I recently mentioned that Robert Brown had seen some bumblebees in a tree and I suggested that they were probably tree bumblebees. Paul Irving responded, “all emerging bumblebees make a beeline (sorry!) for flowering willow because it is one of the early major food sources so most will be white tailed, possibly buff tailed bumble bees, even some solitary bees. It is a little early for tree bumble bees although I have colleague who has seen one this week. Chiffchaffs, Brimstones, Peacocks and Commas were all reported last Sunday at Nosterfield Quarry. Frog spawn in the garden pond here for at least a fortnight, blackcap is also still here.” I was interested to speak to a volunteer at RSPB Sandy in Bedfordshire recently who tells me that the over-wintering blackcaps there leave and are replaced by the summer migrants but there is a fortnight without blackcaps. Whilst things here can certainly be different to Sandy it does suggest that Paul’s blackcap may be an over-wintering bird, time will tell.

What signs of spring have you seen?

The Great British Bee Count

Join the Friends of The Earth’s (FOE) Great British Bee Count 2017, an easy and fun way to find out how bee populations are doing across Britain. Bees face many dangers including habitat loss, pesticides and climate change so it’s important that as much as possible is discovered about these precious pollinators. Sign up and FOE will provide you with everything you need to count bees in your garden including their free and new Great British Bee Count app. Visit the Bee Count Map to see what was spotted near you in 2016.

Goosander - Richard YeomanGoosander – Richard Yeoman


Richard Yeoman writes, “First some sightings This morning I took our dogs (as usual on a Sunday) down the Nidd Gorge as far as the weir – a few ducks around but not much else but then on the way back a pair of Goosanders flew past going upstream. Found then just above the viaduct! On the way back I passed the little pond on the edge of Bilton Fields – the noise! Lots of Frogs (or Toads?) in the pond. Then this afternoon I went up to the new rugby ground with Julie (my daughter) looking for a dog that had gone missing, it’s a Miniature German Schnauzer called Alfie, a group of dog walkers were out looking for it. Anyway got a photo of a Red Kite and a Buzzard. Second something which may interest you. There is a group of Dog Walkers who call themselves “Harrogate Happy Hounds” (about 30 member,s most of which are professional dog walkers). Last Saturday some of them went up to Hookstone onto the YAS Fields and spent an hour picking up dog poo (left by other people’s dogs) and rubbish. This coming Saturday they are going to repeat the exercise in the Bilton Fields around the viaduct. The point being that generally dog poo left on the ground is not left by Professional Dog Walkers, the vast majority of them do pick up, they adhere to the Council Guidelines.” What do you think?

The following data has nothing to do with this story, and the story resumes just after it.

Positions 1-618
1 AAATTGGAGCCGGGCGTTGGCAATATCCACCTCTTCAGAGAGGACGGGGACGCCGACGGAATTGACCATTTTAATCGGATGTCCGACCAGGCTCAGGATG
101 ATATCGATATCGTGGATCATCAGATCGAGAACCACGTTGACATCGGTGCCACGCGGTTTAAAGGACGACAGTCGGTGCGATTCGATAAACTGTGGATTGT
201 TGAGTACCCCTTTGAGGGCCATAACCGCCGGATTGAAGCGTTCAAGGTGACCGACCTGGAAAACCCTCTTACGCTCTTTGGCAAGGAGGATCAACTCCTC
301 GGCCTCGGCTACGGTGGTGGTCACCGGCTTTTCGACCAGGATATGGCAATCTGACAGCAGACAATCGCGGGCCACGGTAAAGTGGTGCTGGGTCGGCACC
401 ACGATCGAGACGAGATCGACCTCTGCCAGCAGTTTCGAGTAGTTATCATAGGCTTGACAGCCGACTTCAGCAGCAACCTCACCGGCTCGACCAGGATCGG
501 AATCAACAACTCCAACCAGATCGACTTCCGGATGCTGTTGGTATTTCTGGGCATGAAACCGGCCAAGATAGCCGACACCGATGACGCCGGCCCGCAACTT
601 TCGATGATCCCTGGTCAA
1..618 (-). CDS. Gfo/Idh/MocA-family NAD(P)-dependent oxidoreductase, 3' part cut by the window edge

Saturday, 15 April Pinewoods Conservation Group, Easter Egg Hunt. Meet in Car Park 3, RHS Harlow Carr any time 11 – 12 noon. £2 entry non-members, free to members.

Harrogate RSPB Group

Monday, 10 April is their last Indoor Meeting of the winter season and sees the long overdue return of an old friend of the Group. Nigel Harcourt-Brown FRCVS is a vet who until his recent retirement practised in Bilton. His talk will be entitled Treating Birds of Prey.

Studfold Adventure Trail

The Great Easter Egg Hunt starts an exciting new season at Studfold… Opening on the Saturday, 8 April and throughout the Easter Holidays until 23 April 2017.